Taking a look ahead at the week's DVD releases is always dicey for your wallet. Nearly every week, there's a disc that would fit nicely into any size collection. When it comes time to decide what to buy, there are really two determining factors: how much you love the content and the quality of the extra features on the disc.
How to Spend $20
Say goodbye to your gift cards and Christmas money
By Les Winan
December 28, 2004
As a result, decisions will be totally subjective (I bought the full run of the unjustly canceled ABC dramedy Sports Night, no matter that the discs are featureless, The Criterion Collection edition of Fear and Loathing in Las Vegas is a disc I had been dreaming of for years). The massive unreleased studio (film and television) back-catalogue means that every week there's likely something for every film fan.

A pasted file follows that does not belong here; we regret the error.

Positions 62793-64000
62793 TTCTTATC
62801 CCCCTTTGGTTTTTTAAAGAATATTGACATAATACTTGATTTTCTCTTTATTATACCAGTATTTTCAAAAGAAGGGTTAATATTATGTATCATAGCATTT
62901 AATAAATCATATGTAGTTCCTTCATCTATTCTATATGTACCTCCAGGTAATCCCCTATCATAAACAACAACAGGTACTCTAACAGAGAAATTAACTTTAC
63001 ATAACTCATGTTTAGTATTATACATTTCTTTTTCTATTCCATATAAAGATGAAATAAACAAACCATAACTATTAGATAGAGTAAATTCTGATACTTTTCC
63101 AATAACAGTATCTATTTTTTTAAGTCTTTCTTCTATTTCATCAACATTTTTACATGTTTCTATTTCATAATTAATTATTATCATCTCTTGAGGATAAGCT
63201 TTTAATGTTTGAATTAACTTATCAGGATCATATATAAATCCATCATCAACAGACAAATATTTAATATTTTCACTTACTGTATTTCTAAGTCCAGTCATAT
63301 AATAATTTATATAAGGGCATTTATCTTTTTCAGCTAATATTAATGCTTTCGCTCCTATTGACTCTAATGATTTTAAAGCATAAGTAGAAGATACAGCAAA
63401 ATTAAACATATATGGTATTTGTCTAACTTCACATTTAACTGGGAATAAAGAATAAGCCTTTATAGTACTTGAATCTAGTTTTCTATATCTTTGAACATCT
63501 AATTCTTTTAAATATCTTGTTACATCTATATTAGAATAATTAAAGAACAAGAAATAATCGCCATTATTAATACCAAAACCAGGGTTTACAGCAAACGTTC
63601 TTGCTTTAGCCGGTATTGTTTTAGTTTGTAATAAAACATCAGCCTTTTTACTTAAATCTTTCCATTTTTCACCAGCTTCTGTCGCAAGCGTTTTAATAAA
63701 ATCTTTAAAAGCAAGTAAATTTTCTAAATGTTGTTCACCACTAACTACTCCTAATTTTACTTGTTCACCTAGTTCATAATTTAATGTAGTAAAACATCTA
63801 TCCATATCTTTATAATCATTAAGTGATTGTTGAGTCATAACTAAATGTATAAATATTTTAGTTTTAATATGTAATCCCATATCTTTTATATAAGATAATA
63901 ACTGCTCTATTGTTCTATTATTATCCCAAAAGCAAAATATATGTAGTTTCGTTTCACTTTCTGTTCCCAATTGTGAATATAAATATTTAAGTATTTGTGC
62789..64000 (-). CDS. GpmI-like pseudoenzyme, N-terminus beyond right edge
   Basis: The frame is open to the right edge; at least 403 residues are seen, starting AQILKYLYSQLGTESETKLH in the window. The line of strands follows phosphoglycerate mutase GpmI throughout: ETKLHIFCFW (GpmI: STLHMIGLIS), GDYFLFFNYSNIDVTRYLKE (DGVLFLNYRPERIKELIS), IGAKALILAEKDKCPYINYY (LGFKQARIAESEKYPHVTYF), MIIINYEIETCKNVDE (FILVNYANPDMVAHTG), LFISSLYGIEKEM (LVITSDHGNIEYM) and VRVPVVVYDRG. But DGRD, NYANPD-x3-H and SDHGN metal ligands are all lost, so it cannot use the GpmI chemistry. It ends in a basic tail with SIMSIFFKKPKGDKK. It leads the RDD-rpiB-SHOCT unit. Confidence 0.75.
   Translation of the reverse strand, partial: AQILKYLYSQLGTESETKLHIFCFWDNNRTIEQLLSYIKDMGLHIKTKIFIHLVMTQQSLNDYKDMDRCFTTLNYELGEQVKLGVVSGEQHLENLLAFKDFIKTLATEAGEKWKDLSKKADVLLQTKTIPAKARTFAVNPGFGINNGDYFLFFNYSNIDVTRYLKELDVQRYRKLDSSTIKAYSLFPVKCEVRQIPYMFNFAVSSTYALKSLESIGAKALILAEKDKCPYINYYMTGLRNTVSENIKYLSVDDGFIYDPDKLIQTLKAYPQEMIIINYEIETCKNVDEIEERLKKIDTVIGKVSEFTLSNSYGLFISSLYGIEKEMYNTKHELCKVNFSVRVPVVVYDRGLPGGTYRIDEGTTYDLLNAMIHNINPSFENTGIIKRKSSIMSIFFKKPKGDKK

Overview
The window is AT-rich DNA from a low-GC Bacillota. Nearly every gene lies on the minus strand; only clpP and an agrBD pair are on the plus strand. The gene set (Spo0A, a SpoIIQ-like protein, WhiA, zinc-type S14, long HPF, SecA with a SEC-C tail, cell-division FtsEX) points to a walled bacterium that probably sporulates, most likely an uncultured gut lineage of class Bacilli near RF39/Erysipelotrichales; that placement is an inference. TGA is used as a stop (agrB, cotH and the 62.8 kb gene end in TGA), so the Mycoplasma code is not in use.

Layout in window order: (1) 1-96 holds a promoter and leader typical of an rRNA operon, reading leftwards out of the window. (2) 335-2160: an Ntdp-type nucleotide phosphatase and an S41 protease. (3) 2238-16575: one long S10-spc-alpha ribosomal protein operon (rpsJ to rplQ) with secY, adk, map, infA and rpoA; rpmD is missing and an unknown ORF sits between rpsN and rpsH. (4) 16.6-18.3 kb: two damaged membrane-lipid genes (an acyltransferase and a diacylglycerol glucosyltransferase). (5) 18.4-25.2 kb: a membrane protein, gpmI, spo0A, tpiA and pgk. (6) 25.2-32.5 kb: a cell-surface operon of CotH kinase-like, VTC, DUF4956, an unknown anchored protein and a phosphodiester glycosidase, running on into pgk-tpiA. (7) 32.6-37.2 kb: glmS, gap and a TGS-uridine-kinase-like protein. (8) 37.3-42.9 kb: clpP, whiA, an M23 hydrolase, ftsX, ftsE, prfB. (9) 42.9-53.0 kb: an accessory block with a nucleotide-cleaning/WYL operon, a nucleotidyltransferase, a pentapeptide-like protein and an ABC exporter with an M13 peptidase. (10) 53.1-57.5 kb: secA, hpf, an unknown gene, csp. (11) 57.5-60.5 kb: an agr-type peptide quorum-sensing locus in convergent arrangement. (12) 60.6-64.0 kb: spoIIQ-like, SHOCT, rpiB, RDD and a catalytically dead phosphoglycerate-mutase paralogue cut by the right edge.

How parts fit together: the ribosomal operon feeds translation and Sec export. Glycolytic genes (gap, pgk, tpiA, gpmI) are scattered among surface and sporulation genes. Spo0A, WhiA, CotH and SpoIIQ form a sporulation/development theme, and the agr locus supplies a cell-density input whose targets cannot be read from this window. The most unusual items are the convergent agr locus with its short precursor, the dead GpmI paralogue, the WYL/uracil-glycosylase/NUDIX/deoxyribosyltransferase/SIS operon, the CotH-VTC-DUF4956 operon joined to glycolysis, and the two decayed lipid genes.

Ah, the glorious days after Christmas, when everyone’s pockets are still warm with gift cards and the grim reminder that you have to go back to work. There’s nothing like it! The best way, of course, to take the edge off of the return to work is to run out and buy a pile of the terrific DVDs that have been released in the past two weeks.
Also, if you purchased the extended edition of The Return of the King two weeks ago and didn’t look through all the booklets inside yet, it’s probably worth surfing over to www.lotrdvdbox.com. New Line has a nice offer for a slipcase to hold all three extended edition DVDs from the Lord of the Rings trilogy.